Every year, thousands of individuals from around the world who are desperately ill fly to China, where they can get an organ transplant surgery in as little as two weeks.
In doing so, they may be “unwittingly becoming involved in murder in the form of forced organ harvesting,” reads the resolution, which aims to warn Texans against taking part in transplant tourism.
Known as TX SCR3, the resolution also urges Congress and the president to adopt measures prosecuting those responsible for the abuse, banning them from entering America, and barring U.S. medical and pharmaceutical companies from collaborating with any complicit Chinese counterparts.
The resolution unanimously passed through both chambers of the state legislature. Gov. Greg Abbott signed it on June 7.
“It’s a significant message on behalf of 29 million Texans, that we condemn in the highest terms the conduct of the Chinese government and their human trafficking,” Texas state Rep. Matt Shaheen, the lead sponsor of the resolution, said in a recent interview with NTD, a sister media outlet of The Epoch Times.
“In no way do the tax dollars of 29 million Texans go to support such atrocious behavior and terrible human rights violations.”
Shaheen, a primary sponsor for the House version of the resolution, said he first became aware of the issue around three years ago, when Falun Gong practitioners—a primary target for forced organ harvesting—approached him for help. Some of them hadn’t heard from their detained family members in years, he said.
“[Those were] some meetings I’ll never forget,” Shaheen said, adding that he was “just horrified” upon hearing about “what the Chinese government was doing.”
The meditation discipline Falun Gong was widely popular in China during the 1990s. By state estimates, 70 million to 100 million people were practicing it as of 1999. In July of that year, the Chinese regime, believing its power was threatened by such popularity, launched a nationwide persecution campaign designed to eradicate the faith. Practitioners of Falun Gong have since faced police harassment, detention, physical torture, and organ harvesting.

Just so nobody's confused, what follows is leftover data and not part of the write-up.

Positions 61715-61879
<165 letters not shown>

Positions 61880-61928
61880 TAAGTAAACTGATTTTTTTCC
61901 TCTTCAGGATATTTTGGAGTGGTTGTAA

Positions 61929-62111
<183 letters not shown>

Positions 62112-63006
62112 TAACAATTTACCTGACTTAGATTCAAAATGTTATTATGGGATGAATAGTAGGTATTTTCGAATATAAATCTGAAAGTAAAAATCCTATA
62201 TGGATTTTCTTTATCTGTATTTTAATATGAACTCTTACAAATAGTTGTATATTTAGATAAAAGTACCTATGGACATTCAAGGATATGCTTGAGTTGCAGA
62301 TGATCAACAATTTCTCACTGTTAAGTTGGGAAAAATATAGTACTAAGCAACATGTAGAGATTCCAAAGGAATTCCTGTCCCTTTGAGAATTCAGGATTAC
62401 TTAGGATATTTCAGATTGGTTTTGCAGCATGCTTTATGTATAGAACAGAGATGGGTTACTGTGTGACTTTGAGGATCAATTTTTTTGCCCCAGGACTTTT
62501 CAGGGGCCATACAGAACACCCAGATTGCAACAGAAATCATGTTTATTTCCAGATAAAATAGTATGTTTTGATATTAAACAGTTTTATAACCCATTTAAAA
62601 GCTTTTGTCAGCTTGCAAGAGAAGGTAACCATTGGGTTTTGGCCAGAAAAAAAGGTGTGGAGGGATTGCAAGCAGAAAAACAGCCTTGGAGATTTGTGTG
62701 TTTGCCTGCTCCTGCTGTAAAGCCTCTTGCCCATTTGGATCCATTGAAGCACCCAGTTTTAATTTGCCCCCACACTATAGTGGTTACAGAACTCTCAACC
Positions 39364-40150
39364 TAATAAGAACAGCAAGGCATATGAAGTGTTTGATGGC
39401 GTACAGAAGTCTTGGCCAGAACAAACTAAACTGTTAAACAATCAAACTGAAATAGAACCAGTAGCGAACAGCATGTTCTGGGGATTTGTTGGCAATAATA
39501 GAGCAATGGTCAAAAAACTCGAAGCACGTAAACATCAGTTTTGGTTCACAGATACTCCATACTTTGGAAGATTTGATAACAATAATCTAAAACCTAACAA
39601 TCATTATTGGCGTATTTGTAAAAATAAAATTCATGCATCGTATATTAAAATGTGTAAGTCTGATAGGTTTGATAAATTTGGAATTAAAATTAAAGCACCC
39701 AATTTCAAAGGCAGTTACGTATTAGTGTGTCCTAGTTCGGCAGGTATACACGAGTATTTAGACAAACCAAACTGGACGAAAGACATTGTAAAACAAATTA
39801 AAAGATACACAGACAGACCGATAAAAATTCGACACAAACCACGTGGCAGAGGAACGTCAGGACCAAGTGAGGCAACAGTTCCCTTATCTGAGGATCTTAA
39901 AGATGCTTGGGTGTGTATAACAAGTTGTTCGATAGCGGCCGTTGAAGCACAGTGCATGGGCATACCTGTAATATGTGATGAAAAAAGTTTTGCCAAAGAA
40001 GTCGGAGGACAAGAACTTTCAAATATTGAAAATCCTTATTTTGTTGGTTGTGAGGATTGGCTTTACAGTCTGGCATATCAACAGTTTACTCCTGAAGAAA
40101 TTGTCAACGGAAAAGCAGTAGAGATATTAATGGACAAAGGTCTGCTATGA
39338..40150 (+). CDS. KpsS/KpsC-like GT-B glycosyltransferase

Shaheen wrote to the Chinese Embassy in Washington demanding to know the whereabouts of the detained families of Texas Falun Gong practitioners, but never heard back, he said.
Dr. Howard Monsour, a gastroenterologist in Granbury who testified to the state Senate on the resolution, said it’s “a very important beginning” in the process of shedding light on the organ harvesting issue and “many other abuses.”
“I don’t think that you can meet any of the people who’ve been tortured, imprisoned in China, and not start to have a feeling of human rights abuses that have occurred and the need to go out and make it public,” Monsour told NTD in late April.
Monsour, who has decades of experience in liver transplantation, said the regime’s organ harvesting practice was “beyond belief.”
“This is something that goes back to Nazi Germany and things they did with the Jews, and the story needs to be told,” he said. “We need to get this out there, and we need to stop this practice.”
About a decade ago, Monsour was the director of a liver cancer program where he met a patient, a Texas resident, whose condition had become too serious to be treated by a liver transplant.
After getting the same response from a number of hospitals, the man flew to China for a liver, priced at $88,000. The man passed away eight months later after his cancer metastasized.
“Yes, we all like to think we are moral individuals. But when we’re faced with death, you know, we’ll try anything,” Monsour said.
“We really have to protect our people from going over and doing this.”
Monsour over the past year has talked with many medical professionals about the issue. Many couldn’t believe it because “it sounds like a horror movie,” he said.
“The look in people’s eyes—people can’t believe it,” he said. “That’s going to be the challenge to get people to believe this, because it sounds so horrific.”
At the state Senate hearing, a survivor of the persecution said he saw an ambulance arrive one night at the prison where he was held. The inmates lay on their beds facing the wall, waiting for their names to be called. Three people were taken from his cell that night and never returned.
Monsour was hopeful that the resolution would help get the word out.
“I don’t think you’ll see any American who—we believe in freedom—will not support to stop what’s going on in China at this time,” he said.
Brenda Chen contributed to this report.